Six of Crows by Leigh Bardugo Read Online (FREE)
Kaz rose. “Well, Van Eck. I’d like to say it’s been a pleasure, but I’m not that good a liar. We’ll take our leave.”
Van Eck stepped in front of Kuwei and said, “I’m afraid I can’t allow that, Mister Brekker.”
Kaz leaned on his cane, watching Van Eck keenly. “Is there a problem?”
“I count several right in front of me. And there’s no way any of you are getting off this island.”
Van Eck pulled a whistle from his pocket and blew a shrill note. In the same moment, his servants drew their weapons and a wind came out of nowhere—a howling, unnatural gale that whirled around the little island as the sea began to rise.
The sailors by the brigantine’s longboat lifted their arms, waves gathering behind them.
“Tidemakers,” growled Matthias, reaching for his rifle.
Then two more figures launched themselves from the deck of the brigantine.
“Squallers!” Jesper shouted. “They’re using parem!”
The Squallers circled in the sky, wind whipping the air around them.
“You kept part of the stash Yul-Bayur sent to the Council,” said Kaz, dark eyes narrowed.
The Squallers lifted their arms, and the wind wailed a high, keening cry.
Jesper reached for his revolvers. Hadn’t he wanted something to shoot at? I guess this place is good luck, he thought with a rush of anticipation. Looks like I’m about to get my wish.
“The deal is the deal, Van Eck,” Kaz said over the sounds of the growing storm. “If the Merchant Council fails to honor its end of this bargain, no one from the Barrel will ever traffic with any of you again. Your word will be meaningless.”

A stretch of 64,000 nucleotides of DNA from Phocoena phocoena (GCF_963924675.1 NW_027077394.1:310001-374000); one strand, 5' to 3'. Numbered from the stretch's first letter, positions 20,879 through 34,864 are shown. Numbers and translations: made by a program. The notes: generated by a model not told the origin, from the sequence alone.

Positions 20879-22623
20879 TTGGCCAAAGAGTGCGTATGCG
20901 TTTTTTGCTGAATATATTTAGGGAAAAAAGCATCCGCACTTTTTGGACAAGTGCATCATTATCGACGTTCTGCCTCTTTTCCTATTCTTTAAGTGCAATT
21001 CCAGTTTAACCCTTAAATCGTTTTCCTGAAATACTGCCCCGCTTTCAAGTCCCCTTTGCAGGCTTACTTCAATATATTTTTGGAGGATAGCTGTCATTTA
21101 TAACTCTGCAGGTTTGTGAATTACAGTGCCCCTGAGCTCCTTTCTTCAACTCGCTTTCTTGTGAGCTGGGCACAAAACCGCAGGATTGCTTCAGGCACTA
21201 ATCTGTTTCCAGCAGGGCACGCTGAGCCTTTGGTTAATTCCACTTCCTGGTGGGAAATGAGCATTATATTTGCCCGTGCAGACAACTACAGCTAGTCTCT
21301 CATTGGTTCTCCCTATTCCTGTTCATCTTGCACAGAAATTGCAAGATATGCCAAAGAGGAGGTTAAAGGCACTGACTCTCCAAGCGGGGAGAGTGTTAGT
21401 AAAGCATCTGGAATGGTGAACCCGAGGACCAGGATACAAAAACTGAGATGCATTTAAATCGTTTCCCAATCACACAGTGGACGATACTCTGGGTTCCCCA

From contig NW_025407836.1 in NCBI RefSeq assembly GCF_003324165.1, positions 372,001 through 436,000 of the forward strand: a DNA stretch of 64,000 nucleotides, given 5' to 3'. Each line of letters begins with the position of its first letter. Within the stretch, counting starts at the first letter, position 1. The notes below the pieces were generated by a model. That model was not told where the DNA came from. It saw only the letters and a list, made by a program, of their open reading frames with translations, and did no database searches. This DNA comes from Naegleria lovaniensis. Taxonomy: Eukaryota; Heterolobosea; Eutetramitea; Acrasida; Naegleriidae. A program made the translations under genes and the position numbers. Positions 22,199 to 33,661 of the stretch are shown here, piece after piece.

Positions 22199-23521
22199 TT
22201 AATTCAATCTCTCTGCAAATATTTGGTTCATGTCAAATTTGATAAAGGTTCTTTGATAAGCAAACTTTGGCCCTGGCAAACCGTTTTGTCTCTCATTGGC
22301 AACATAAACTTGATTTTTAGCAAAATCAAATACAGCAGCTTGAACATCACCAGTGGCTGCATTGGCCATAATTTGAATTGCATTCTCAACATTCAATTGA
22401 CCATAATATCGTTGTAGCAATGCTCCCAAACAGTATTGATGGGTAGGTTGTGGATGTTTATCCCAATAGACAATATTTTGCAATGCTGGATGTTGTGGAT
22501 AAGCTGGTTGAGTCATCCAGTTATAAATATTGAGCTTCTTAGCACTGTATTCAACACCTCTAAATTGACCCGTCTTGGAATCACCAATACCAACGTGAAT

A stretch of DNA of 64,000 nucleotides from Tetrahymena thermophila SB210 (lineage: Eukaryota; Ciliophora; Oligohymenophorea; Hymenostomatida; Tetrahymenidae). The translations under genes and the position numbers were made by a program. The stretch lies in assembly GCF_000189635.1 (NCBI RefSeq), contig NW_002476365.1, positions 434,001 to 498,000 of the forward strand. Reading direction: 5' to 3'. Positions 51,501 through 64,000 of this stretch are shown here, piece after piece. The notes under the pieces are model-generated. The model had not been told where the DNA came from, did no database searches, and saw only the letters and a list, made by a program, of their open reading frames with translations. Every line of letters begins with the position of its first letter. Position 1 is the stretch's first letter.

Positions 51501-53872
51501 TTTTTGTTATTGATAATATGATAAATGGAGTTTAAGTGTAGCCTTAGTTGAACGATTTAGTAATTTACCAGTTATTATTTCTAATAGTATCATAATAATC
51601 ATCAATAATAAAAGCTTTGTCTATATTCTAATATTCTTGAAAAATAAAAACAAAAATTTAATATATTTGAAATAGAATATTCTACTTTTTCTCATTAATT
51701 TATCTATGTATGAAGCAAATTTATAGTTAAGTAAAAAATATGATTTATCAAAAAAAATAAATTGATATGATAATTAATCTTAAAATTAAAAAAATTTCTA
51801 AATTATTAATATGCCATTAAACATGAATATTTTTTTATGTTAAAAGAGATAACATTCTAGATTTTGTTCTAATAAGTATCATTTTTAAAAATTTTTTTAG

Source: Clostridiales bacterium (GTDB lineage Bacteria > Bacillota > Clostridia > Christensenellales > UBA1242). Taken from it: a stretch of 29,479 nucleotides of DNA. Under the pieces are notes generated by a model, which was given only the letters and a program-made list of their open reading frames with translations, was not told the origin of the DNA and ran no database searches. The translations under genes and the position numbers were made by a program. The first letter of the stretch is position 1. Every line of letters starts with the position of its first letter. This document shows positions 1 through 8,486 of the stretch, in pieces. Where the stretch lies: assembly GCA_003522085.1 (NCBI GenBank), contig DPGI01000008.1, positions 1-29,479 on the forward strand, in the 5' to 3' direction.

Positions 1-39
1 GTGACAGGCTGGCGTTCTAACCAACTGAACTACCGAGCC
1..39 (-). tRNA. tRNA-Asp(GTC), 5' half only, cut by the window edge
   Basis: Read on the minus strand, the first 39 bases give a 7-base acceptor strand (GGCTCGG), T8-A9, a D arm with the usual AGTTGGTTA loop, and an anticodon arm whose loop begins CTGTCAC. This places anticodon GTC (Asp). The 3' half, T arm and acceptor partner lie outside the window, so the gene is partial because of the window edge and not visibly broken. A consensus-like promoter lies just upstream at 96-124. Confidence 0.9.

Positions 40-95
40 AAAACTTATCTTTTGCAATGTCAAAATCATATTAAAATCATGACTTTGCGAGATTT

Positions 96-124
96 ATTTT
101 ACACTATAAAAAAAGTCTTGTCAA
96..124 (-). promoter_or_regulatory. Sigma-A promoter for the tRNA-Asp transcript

“That would be a problem, Mister Brekker, if the Council knew anything about this deal.”
Understanding came in a terrible flash. “They were never involved,” Kaz said. Why had he believed Van Eck had the blessing of the Merchant Council? Because he was a rich, upstanding mercher? Because he’d dressed his own servants and soldiers in the purple uniforms of the stadwatch? Kaz had met with Van Eck in a quarantined mercher’s house, not a government building, but he’d been taken in by a little set dressing. It was Hertzoon and his coffeehouse all over again, only now Kaz was old enough to know better.
“You wanted Yul-Bayur. You wanted the formula for parem.”
Van Eck conceded the truth with an easy nod. “Neutrality is a luxury Kerch has too long enjoyed. The members of the Council think that their wealth protects them, that they can sit back and count their money while the world squabbles.”
“And you know better?”
“Indeed, I do. Jurda parem is not a secret that can be kept or quashed or stashed in a cabin on the Zemeni frontier.”
“So all your talk of trade lines and markets collapsing—”
“Oh, it will all happen just as I predicted, Mister Brekker. I’m counting on it. As soon as the Council received Bo Yul-Bayur’s message, I began buying up jurda fields in Novyi Zem. When parem is unleashed on the world, every country, every government will be clamoring for a ready supply of it to use on their Grisha.”